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As soon as the sea run starts get out the fly rod. You may have to start with a sink tip line and use streamers to get the fly close to the bottom, which is where you'll get most of the action. If you have to you can even put a couple of small split shot on the tippet, but it does make it far harder to cast, that's why I prefer the sink tip line. Don't be afraid to use big streamers, the sea runs love them.
 

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As soon as the sea run starts get out the fly rod. You may have to start with a sink tip line and use streamers to get the fly close to the bottom, which is where you'll get most of the action. If you have to you can even put a couple of small split shot on the tippet, but it does make it far harder to cast, that's why I prefer the sink tip line. Don't be afraid to use big streamers, the sea runs love them.
Be careful with using the weights on fly line, here is what it says on page 3 of the 2010 rules.

Fly Fishing
• To cast upon the water and retrieve in the usual and ordinary manner an unbaited, unweighted artificial fly attached to a line to which no weight has been added. Trolling with artificial flies is permitted.

Just an FYI
 

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Jim's right you have to be careful where you add weight to your fly line. Don't do so in any salmon designated waters or you're in for trouble. Anywhere where you can use hardware to fish you're okay.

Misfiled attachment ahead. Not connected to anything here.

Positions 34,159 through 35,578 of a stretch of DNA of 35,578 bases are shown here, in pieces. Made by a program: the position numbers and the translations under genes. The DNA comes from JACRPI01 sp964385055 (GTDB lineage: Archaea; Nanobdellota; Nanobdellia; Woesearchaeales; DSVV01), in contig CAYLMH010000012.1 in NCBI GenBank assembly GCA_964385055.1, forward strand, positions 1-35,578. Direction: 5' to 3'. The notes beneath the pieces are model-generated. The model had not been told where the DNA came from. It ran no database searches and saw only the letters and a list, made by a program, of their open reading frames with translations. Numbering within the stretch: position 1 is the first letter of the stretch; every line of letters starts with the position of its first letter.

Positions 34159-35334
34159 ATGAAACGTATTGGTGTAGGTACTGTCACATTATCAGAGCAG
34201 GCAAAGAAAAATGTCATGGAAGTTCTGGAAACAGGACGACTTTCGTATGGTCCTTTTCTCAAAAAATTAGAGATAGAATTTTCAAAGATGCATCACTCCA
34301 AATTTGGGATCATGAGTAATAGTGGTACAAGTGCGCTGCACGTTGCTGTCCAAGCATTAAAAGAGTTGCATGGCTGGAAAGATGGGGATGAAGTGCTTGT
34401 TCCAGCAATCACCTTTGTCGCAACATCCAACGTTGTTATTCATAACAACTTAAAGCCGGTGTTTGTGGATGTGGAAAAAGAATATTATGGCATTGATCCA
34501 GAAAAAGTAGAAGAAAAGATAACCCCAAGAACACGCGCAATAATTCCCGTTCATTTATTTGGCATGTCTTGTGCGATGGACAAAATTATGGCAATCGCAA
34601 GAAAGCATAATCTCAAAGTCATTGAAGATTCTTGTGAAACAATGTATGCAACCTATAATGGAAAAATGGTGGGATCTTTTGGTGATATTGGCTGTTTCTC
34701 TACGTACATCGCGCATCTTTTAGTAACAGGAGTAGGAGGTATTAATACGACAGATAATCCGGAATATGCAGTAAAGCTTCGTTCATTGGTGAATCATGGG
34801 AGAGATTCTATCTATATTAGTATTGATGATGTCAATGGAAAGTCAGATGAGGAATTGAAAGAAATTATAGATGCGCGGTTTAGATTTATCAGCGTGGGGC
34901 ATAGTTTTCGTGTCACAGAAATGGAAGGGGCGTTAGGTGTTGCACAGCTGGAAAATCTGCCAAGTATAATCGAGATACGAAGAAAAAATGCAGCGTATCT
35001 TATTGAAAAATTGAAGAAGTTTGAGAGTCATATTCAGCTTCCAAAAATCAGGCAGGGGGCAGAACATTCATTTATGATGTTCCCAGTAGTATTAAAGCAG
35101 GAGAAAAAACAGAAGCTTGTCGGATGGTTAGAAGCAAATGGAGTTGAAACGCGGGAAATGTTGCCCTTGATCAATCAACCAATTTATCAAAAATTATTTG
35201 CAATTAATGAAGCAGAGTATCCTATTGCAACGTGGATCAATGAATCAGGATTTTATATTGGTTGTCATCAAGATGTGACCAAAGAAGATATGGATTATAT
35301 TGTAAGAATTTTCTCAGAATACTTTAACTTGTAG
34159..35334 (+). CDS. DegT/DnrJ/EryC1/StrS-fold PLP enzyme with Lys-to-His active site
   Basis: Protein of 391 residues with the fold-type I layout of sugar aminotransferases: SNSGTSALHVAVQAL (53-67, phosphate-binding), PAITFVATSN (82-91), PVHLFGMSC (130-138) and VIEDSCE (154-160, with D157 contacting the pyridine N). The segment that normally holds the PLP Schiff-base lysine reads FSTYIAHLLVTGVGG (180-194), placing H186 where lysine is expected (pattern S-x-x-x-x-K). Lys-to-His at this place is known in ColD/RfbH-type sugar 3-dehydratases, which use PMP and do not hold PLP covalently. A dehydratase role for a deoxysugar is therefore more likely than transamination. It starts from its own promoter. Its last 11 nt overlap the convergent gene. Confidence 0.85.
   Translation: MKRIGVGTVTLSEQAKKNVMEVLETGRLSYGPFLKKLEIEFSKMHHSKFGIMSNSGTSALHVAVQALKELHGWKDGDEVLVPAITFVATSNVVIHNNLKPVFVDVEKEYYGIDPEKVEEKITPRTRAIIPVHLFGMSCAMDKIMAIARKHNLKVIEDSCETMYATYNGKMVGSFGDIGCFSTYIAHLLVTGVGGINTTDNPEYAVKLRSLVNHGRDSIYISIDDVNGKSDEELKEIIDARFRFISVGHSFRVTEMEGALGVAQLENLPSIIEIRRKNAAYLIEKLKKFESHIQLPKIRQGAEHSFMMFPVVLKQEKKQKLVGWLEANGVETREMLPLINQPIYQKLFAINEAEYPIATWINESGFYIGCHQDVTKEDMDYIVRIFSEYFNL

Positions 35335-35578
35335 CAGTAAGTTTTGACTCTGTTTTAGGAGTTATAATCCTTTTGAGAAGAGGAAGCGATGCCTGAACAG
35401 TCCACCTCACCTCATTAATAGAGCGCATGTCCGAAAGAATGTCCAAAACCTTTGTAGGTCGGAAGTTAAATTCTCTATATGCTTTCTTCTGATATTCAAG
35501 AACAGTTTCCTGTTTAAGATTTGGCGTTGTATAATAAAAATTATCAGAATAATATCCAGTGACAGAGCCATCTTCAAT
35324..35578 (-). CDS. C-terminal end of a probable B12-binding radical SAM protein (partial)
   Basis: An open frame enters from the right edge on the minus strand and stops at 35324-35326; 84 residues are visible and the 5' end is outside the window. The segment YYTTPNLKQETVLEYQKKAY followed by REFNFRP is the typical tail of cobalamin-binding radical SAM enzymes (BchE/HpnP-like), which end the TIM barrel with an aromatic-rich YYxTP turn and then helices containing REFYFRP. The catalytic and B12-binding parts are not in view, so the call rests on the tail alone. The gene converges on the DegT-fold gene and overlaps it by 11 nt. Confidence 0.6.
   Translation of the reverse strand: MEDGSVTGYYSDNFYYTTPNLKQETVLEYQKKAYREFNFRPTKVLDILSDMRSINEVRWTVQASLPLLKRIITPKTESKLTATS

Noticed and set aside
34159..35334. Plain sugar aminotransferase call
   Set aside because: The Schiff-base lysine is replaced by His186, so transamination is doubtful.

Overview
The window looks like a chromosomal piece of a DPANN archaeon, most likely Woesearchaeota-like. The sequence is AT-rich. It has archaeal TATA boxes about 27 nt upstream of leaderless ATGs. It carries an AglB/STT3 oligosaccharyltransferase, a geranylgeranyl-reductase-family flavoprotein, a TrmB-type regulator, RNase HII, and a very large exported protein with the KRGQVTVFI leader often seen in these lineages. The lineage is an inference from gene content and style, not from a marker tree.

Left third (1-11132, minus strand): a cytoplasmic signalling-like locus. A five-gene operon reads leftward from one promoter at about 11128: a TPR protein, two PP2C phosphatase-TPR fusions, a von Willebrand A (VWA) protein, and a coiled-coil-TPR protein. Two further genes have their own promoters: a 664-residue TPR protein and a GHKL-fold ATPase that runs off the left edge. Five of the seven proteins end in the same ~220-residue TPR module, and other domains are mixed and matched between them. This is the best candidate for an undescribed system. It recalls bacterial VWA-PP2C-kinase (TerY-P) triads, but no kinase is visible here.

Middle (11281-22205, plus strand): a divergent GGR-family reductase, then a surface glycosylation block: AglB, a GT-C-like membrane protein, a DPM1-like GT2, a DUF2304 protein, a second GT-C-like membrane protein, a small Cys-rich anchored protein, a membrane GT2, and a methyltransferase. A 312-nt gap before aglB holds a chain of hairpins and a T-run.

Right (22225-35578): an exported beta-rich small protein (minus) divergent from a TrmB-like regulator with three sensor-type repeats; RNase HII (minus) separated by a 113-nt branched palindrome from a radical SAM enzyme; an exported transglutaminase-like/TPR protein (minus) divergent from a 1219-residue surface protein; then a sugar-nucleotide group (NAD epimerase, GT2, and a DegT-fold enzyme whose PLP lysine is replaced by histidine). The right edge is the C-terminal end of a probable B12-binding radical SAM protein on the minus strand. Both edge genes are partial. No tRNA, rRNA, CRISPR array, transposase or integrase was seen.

The trout run depends on the weather, but usually happens in May. They can come in waves so you can be there one minute not catching a thing and 10 minutes later you've got a pool full. I've hit the run here in Fredericton as early as May 4th and as late as June 10th. There isn't one single run, more of a bunch of waves.
 

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I start catching searun brookies on the Hammond the first week of May with buck bugs.
 

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@Brandan

Not true. What you MAY have heard, however, is that trout don't bite the "dry fly" until later in the season, and that's true. They don't usually hit dries until actual flies are landing on the water (i.e.-mosquitos, millers, dragon flies, bees, etc), but you can start using May flies, well, in May, for example. But you can start using flies like streamers on opening day, if you like using them.
 

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@Brandan

Not true. What you MAY have heard, however, is that trout don't bite the "dry fly" until later in the season, and that's true. They don't usually hit dries until actual flies are landing on the water (i.e.-mosquitos, millers, dragon flies, bees, etc), but you can start using May flies, well, in May, for example. But you can start using flies like streamers on opening day, if you like using them.
Whould wet flys work such as a wet royal wulff. Could you name me some streamers for brook trout.
Thanks
 

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Mickey Finns, Muddler Minnows, and somebody last year mentionned BWO (I think stand for "blue wing olive"). Personally, I wait for first week of May and start throwing buck bugs (looks like a green machine, except they are natural deer hair color, with maybe a red band in the middle and a grizzly hackle). I fish them so that they sink about 4 inches from the surface, and twitch them in the strip.
 
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